News: Quick Takes

NC Teacher Working Conditions Survey looks for insight into teaching profession

(CJ File Photo By Kari Travis)
(CJ File Photo By Kari Travis)

The NC Teacher Working Conditions Survey gives educators the chance to be heard.

Every two years, the Department of Public Instruction conducts a comprehensive survey to learn more about teaching and learning conditions in the state’s public schools, including charter schools.

The N.C. Professional Teaching Standards Commission was first administered in 2002. The survey is an online, anonymous way for teachers to share their perspectives while also providing suggestions for improving school and classroom practices.

“Knowing how to support you starts with listening to you,” State Superintendent Mark Johnson told teachers in a video. “The reason we conduct these surveys is to know what you think.”

The survey asks teachers about professional development, teaching and learning conditions, community engagement and support, and use of time.

In 2016, the NC TWCS showed, 71 percent of teachers said they were able to focus on teaching with minimal interruptions. Seventy-two percent said they have sufficient instructional time to meet the needs of all their students; 66 percent said efforts were made to minimize the amount of required routine paperwork.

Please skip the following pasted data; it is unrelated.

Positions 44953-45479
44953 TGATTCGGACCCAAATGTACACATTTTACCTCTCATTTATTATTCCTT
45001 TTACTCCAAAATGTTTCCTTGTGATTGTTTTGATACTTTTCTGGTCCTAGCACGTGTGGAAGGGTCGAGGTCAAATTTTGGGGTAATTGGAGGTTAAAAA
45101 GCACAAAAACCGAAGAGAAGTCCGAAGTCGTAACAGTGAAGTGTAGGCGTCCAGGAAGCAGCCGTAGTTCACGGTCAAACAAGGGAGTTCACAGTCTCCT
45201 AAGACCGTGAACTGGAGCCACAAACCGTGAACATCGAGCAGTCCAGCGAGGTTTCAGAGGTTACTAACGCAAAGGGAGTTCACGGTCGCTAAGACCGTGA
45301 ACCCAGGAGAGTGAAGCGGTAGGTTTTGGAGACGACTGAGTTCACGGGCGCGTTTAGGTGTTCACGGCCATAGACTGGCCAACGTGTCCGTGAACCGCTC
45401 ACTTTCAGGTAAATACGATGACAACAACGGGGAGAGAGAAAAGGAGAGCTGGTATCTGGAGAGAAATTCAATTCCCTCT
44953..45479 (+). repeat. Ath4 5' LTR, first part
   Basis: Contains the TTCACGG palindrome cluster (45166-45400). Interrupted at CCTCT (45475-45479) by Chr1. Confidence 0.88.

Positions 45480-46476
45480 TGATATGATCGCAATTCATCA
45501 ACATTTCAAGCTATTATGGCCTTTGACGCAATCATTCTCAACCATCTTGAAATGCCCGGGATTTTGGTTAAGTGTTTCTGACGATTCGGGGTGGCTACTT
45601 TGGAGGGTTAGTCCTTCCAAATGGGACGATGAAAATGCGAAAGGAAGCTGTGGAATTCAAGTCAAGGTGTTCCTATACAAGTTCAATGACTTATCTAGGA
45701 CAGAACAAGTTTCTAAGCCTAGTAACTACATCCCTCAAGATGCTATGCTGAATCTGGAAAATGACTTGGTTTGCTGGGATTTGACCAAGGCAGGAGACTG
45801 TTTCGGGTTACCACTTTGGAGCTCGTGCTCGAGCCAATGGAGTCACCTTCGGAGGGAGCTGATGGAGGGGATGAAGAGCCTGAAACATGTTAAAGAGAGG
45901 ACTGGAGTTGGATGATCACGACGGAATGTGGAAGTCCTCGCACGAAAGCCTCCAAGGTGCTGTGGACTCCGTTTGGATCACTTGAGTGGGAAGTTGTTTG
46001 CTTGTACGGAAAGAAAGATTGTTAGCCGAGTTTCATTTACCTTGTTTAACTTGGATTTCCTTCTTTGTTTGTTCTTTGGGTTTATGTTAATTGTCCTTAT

Teachers said community engagement was high in 2016, with 90 percent agreeing their school maintains a clear, two-way communication with the community. In a similar vein, 90 percent also said their school does a good job of encouraging parent or guardian involvement.

More than 80 percent of teachers said they would continue teaching at their school, compared to 5 percent who said they would leave the education profession. Five percent said they would continue teaching in their district but would leave their school, and 3 percent said they would leave the district but still teach in the state.

Terry Stoops, vice president of research and director of education studies at the John Locke Foundation, said the survey provides good insight into what teachers think they need from their schools and community.

“We have an astonishing sample size and a tremendous amount of information from the district and school level,” Stoops said. “Yet the use of that information seems very isolated and limited.”

Teachers have until March 31 to complete the survey. Results from the survey will be available online about five weeks after the end of March, with specific data available for schools that reach a 40 percent teacher response rate.